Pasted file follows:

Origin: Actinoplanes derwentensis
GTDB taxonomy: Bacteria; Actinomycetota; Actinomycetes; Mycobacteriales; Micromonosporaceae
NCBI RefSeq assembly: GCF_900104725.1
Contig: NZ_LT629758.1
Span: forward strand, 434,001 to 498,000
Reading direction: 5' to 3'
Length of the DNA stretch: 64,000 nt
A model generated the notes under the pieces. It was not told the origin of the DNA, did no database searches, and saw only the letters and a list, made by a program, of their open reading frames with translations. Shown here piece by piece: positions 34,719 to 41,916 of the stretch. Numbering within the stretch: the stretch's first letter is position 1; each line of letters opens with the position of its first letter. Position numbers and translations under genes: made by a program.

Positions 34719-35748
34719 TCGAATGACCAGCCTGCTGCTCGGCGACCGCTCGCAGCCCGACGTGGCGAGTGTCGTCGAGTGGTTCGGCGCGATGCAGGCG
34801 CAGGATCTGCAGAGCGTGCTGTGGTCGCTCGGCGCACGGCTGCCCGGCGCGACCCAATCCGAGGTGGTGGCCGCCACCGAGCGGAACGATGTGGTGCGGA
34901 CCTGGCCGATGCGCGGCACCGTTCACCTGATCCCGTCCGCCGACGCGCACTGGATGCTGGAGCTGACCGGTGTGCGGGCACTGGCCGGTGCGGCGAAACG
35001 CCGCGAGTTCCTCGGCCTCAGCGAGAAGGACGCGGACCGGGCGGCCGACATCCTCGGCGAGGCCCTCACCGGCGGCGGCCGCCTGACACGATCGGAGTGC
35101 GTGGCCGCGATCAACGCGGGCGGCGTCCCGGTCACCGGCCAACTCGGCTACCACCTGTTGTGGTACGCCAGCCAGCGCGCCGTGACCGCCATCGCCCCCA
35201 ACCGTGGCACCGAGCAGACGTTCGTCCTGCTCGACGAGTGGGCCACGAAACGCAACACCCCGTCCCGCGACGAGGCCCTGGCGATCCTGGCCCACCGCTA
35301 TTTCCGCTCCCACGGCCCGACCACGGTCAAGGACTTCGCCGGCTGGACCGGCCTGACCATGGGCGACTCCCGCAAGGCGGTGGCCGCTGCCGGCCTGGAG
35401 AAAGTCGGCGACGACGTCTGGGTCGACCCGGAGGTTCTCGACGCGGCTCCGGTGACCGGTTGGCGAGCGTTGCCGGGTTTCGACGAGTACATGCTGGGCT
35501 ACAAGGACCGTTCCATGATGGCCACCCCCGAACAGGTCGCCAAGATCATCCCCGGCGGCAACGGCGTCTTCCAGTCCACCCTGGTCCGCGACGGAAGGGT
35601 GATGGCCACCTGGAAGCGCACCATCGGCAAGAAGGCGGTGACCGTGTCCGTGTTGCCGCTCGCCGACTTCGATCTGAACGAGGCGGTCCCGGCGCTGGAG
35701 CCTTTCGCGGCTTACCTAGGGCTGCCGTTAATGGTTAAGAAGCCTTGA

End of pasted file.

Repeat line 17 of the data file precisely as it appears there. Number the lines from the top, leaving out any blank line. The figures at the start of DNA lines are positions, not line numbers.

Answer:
35401 AAAGTCGGCGACGACGTCTGGGTCGACCCGGAGGTTCTCGACGCGGCTCCGGTGACCGGTTGGCGAGCGTTGCCGGGTTTCGACGAGTACATGCTGGGCT